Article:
April 06, 2015
Area(s) of Interest: Amicus Briefs Licensing & Regulatory Issues
In March, a divided U.S. Supreme Court ruled in a 5-4 vote, stating that individual health care providers cannot sue states under the Medicaid Act to challenge how states set reimbursement rates in their Medicaid programs.
The California Medical Association (CMA) had filed an amicus brief in Armstrong v. Exceptional Child Center, which went to the Supreme Court last month to determine whether Medicaid providers have a cause of action under the Supremacy Clause of the U.S. Constitution to challenge a state’s compliance with Medicaid laws in setting reimbursement rates. CMA had established good precedent in the Ninth Circuit appellate district on this specific question in our Medi-Cal rate cut litigation, but the Court’s ruling yesterday overturned that precedent.
In the late 2000s, Idaho state officials recommended increases in Medicaid reimbursement rates, but they were never implemented because the Idaho legislature declined to appropriate funds. A group of Idaho providers sued the state in 2009, accusing it of maintaining reimbursement rates that were too low and that did not keep up with their rising costs for delivering medical care.
The Medicaid Act's equal access provision requires that states must reimburse providers at a level high enough to attract enough providers to participate so that enrollees have the same access to care that private pay enrollees have in the same geographic area.
Justice Antonin Scalia, writing on behalf of the majority, said that providers have no right to sue the state under what is known as the Supremacy Clause of the U.S. Constitution, which holds that federal law generally trumps state law.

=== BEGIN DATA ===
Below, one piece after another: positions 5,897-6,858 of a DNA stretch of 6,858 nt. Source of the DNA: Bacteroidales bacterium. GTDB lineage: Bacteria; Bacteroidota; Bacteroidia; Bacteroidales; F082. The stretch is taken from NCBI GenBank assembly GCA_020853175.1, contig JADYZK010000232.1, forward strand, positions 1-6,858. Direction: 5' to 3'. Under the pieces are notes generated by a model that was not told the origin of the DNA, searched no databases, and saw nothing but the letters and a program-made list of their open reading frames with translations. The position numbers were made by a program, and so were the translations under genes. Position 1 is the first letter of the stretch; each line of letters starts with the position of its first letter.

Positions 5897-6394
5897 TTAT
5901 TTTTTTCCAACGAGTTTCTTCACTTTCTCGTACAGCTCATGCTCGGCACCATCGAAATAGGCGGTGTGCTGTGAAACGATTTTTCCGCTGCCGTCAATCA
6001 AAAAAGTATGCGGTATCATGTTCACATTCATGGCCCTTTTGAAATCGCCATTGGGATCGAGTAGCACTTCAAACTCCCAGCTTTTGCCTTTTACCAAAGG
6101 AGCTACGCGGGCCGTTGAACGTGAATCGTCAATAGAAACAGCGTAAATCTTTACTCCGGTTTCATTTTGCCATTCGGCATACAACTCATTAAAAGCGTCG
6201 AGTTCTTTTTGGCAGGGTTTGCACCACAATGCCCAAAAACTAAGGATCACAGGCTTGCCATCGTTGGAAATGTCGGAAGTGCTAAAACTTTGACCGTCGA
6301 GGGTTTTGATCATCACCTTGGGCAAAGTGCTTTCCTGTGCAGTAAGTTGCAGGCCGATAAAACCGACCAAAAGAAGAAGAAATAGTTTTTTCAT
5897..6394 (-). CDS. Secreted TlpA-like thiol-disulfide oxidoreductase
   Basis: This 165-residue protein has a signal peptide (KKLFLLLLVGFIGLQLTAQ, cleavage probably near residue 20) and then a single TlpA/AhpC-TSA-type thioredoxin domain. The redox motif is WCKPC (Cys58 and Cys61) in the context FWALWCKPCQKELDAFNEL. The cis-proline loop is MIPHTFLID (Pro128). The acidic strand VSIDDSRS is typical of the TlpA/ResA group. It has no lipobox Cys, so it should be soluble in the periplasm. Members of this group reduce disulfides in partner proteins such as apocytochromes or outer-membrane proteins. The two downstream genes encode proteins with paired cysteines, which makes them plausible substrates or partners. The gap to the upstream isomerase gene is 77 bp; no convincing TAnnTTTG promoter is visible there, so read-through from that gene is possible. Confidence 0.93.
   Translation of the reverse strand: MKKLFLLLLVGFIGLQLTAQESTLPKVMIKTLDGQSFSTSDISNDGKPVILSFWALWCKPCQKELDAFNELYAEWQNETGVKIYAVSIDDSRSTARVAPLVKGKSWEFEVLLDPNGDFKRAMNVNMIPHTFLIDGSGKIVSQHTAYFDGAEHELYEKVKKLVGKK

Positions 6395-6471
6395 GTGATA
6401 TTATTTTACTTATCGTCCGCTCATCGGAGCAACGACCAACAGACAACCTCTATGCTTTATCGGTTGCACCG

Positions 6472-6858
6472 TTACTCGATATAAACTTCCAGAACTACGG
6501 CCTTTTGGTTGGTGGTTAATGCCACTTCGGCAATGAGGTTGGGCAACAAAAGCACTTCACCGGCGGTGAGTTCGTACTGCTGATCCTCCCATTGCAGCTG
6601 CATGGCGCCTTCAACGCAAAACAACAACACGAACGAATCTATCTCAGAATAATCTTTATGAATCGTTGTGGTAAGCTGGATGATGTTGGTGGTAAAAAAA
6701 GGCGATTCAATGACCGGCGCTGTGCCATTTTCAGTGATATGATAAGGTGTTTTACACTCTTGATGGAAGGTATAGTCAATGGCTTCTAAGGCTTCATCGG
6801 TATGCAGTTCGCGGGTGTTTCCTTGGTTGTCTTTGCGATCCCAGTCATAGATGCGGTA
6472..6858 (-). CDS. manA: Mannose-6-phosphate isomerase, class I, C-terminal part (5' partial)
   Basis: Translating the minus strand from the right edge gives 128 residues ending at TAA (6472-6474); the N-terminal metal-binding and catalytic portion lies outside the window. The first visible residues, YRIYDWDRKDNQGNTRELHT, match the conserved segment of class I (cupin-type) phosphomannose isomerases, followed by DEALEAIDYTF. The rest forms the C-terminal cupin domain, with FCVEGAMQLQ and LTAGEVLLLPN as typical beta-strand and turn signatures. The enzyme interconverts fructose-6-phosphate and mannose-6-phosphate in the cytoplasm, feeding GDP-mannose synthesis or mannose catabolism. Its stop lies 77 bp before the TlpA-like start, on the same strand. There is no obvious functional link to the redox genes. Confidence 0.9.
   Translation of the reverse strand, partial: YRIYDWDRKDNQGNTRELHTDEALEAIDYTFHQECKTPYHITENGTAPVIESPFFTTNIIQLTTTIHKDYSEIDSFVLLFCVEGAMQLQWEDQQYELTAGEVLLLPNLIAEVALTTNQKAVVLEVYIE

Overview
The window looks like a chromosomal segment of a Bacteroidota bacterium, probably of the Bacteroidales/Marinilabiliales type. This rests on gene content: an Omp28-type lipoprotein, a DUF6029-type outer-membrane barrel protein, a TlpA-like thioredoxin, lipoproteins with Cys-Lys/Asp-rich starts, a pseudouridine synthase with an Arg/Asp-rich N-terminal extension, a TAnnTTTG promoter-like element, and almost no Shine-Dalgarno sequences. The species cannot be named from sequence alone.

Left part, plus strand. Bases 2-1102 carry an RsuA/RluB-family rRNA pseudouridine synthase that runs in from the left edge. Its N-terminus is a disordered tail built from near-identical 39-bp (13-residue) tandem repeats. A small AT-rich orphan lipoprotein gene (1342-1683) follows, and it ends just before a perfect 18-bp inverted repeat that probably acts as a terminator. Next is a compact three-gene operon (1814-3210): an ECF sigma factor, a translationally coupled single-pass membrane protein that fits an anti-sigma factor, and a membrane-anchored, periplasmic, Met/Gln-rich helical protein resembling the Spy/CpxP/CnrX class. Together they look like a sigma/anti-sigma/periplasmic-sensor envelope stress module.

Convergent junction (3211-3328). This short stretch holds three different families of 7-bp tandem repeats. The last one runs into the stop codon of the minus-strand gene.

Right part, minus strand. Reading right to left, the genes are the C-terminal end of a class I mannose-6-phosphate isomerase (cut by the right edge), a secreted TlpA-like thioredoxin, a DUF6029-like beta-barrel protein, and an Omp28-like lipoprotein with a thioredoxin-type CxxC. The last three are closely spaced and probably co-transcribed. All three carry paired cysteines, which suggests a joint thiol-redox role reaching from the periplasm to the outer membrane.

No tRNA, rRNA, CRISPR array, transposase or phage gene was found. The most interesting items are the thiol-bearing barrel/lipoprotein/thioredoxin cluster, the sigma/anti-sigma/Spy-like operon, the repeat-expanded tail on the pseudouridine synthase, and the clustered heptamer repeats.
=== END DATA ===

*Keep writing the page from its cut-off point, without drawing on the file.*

The ability of providers to sue under the Supremacy Clause has been tested in many states that have tried to reduce Medicaid reimbursements in response to budget constraints. However, until yesterday, there was no federal guidance on how to challenge reimbursement rates.
While CMA sees the court ruling as unfortunate, a preliminary evaluation of the court's decision shows that a number of viable options remain available, including various legal avenues and working with state and federal regulators.
California ranks 47th in the nation's Medicaid rate of reimbursement. Current efforts are focused legislatively through SB 243 (Hernandez) and AB 366 (Bonta), which would restore a 10 percent reimbursement rate cut made to Medi-Cal in 2011 and raise those rates to be on par with Medicare.
Click here to read the Supreme Court ruling.
Contact: CMA legal information line, (800) 786-4262 or email@example.com.